22 March 1996

Try a new diet to manipulate fat for profit

Whats the best way to manipulate milk fat and protein to suit the liquid market? Genus senior nutritionist Diana Allen reports

MOST liquid milk contracts specify a minimum butterfat of 3.5-3.7% and minimum protein of 3%. Provided milk is above the stated minimum, there is no price advantage in selling higher quality milk. Indeed there may be a considerable quota advantage to producing milk of a lower butterfat content than your quota butterfat base.

Feeding for very high milk quality usually means good quality and expensive rations. So there should be some price advantage in not having to chase this milk quality. But some of the suggested ways for depressing milk fat involve feeding costly raw materials and the cost-benefit ratio must be calculated on an individual farm basis.

Breeding for milk quality is a long-term process and there is always the risk that market demand will have changed by the time your target milk quality has been met. Physiology and environmental effects on milk quality are well known but are of limited value when we want to routinely manipulate milk quality in response to changes in the market (see Table 1).

Manipulating milk quality through nutritional changes is the best option. Depressing milk protein can be achieved by under feeding cows. But this is obviously not a good idea since milk yield, health and fertility will also be affected adversely. The aim should be to keep milk proteins at a good level by encouraging high feed intakes while avoiding feeding expensive raw materials to achieve very high protein which is not being paid for.

Diets that depress milk fat tend to alter rumen fermentation. As higher levels of concentrate are fed, rumen fermentation changes. The rumen becomes more acid and the acetate to propionate ratio decreases. Milk fat drops.

Fat depression generally occurs when forage makes up under 45% of the ration dry matter but this depends on the fibre level of the forage. High D-value grass silages and clover silages will tend to reduce milk fat and increase protein. The effect of lush spring pasture on reducing milk fat is well known.

It is tricky to predict exactly when a drop in milk fat will occur when altering the forage to concentrate ratio. The rumen is quite effective at adapting to dietary changes. But when taken too far the results can have dramatic effect on the cow. Sub-clinical acidosis causes reduced appetite and laminitis. Severe acidosis can be fatal.

Adding some fat to the diet (particularly saturated fat) will tend to increase milk fat content. But feeding too much fat (particularly unsaturated fat) can effect fibre digestion. This slows down the rate that food passes out of the rumen and reduces feed intake by the cow. Rumen-protected fats were developed to overcome this difficulty. Natural examples are whole oilseeds, such as whole cotton seed and whole soybeans (heat treated). These do not reduce intakes because the oil is released very slowly as the seeds are digested.

Before adding fat to the diet to try to depress milk fat, work out the fat content of the ration. Some fermented by-products such as brewers grains and distillery grains contain high levels and will depress milk fat if fed in high enough quantities. Most rations can safely contain around 6% fat without affecting rumen digestibility and intakes. Over this level and the source of fat will need to be monitored carefully. Within the 6% guidance certain fat sources can be successful at reducing milk fat. These include heat treated whole soybeans, partially extracted rapeseed, ground full fat rapeseed, naked oats and maize distillers grains (see Table 2).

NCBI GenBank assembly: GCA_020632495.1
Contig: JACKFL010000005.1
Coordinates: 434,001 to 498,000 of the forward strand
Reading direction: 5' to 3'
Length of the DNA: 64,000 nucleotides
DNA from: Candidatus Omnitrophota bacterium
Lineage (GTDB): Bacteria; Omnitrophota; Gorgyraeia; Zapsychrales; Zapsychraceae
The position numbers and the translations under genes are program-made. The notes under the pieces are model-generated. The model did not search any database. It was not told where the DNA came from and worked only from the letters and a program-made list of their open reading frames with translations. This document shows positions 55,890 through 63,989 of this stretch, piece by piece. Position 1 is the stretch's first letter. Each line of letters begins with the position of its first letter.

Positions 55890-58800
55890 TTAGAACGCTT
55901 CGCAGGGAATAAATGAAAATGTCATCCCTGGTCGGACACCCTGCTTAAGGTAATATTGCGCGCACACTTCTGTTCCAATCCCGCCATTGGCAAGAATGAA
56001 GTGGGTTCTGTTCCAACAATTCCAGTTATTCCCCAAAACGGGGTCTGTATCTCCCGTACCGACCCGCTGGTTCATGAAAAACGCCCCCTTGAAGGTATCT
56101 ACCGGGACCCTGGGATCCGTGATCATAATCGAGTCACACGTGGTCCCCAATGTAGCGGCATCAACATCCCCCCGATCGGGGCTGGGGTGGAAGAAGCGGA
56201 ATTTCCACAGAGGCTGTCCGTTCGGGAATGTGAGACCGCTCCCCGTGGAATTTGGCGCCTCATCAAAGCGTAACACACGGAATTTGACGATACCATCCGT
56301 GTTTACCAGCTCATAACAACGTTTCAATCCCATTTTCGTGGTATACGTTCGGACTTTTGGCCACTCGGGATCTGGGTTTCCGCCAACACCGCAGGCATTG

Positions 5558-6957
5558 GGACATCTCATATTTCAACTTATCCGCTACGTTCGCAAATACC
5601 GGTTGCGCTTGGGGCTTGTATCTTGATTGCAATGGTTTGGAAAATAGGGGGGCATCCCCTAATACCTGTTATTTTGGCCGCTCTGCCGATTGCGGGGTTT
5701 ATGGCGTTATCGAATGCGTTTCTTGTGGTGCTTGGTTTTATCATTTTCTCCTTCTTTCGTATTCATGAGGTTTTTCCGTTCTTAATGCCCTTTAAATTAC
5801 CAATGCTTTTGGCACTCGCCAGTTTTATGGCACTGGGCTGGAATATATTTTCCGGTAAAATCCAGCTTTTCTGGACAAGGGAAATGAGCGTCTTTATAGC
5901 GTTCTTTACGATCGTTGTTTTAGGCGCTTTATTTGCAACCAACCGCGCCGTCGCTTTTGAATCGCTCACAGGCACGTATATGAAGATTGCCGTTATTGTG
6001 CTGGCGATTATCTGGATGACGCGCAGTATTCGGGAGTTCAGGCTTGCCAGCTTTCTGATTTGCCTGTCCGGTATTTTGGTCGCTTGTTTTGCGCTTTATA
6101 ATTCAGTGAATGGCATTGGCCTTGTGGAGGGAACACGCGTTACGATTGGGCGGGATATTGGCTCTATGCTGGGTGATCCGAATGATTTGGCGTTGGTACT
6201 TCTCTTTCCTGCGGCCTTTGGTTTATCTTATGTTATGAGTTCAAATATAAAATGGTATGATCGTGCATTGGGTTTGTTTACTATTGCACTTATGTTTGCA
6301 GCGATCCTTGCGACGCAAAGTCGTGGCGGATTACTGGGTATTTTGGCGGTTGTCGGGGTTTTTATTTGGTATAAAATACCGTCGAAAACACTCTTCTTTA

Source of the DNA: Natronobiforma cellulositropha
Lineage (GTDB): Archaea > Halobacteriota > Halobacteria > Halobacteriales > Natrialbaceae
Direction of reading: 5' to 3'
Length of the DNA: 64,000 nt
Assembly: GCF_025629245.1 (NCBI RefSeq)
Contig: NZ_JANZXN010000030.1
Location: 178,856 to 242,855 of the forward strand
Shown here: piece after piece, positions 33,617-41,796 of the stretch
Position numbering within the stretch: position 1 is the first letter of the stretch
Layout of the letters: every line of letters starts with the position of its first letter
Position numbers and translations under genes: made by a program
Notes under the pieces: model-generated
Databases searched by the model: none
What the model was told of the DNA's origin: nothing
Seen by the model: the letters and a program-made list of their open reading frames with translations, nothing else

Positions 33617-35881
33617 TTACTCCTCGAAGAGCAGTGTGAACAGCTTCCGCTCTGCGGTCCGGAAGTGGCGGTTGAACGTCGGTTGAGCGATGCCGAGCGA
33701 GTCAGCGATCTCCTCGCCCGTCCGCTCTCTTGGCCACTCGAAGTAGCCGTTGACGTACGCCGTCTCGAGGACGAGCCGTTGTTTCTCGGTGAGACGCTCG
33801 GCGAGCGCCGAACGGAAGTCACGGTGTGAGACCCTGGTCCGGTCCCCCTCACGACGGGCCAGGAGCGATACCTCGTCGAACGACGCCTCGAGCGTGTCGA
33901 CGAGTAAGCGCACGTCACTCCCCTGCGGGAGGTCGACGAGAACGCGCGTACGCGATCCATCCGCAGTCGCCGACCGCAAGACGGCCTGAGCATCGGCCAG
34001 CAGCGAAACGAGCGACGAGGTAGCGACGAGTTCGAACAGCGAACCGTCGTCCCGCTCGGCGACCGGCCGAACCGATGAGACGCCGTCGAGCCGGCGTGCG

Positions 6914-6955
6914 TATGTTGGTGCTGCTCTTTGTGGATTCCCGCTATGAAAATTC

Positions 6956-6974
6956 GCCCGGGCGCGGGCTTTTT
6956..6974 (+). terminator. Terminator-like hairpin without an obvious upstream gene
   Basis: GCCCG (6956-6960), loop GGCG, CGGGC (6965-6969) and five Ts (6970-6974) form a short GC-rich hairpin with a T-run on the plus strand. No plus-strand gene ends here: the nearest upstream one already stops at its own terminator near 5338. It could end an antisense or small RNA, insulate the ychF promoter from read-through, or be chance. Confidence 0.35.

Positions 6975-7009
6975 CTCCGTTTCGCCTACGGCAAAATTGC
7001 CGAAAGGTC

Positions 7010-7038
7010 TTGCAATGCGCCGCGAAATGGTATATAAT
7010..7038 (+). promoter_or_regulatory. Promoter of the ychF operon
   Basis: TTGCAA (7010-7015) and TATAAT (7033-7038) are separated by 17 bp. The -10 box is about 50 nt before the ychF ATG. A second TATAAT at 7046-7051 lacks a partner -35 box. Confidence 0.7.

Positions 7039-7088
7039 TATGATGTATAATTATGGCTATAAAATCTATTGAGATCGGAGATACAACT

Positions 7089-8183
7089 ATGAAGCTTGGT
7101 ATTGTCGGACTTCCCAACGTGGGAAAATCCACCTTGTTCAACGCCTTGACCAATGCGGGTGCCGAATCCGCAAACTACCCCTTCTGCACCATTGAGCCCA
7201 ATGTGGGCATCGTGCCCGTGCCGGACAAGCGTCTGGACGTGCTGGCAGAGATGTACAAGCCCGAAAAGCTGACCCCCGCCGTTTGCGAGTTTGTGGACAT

It is best to give cows a well balanced ration in terms of energy and protein and types of energy and protein sources and not have to worry about trying to lift milk fat and protein. The danger with actively trying to depress milk fat is in going too far and upsetting rumen function with consequent effects on production, health and fertility. Most of the liquid milk contracts have severe penalty clauses for going below the minimum quality standards. If you want to go down this route, careful ration formulation and analysis are necessary and advice should be sought. &#42

&#8226 Keep to specified minimum of 3.5-3.7% fat and 3% protein.

&#8226 Maintain proteins at level sufficient to encourage intake.

&#8226 Fermented by-products and fat sources will depress milk fat.


Table 1: Factors affecting fat and protein content of milk

Milk fatMilk protein



Age of cow/lactation number.Age of cow/lactation number.

Stage of lactation.Stage of lactation.



Rumen fermentation.Energy intake.

Effective fibre.Protein intake.

Lush pasture.Starch content of ration.

Rumen active fats.Mixed forage diets.

Feed additives.

Table 2: Practical ways to manipulate milk composition

Milk fatMilk protein

Alter forage to concentrate ratio

High level of cake (>9kg)-+

Low level of cake (<3kg)–

High D-value grass silage-+

Well chopped maize silage (>50% forage)-+

Brewers grains (>15kg)-+

Rolled/ground wheat (4kg in TMR)-+

Naked oats (2-3kg)-+

Unsaturated fats–

Complete diet feedersMany options.

Silage + cake systemsAdd maize silage or brewersgrains to the ration.

Use a high starch usaturatedoil cake.

Manipulating milk quality by changing diet ingredients is the best option.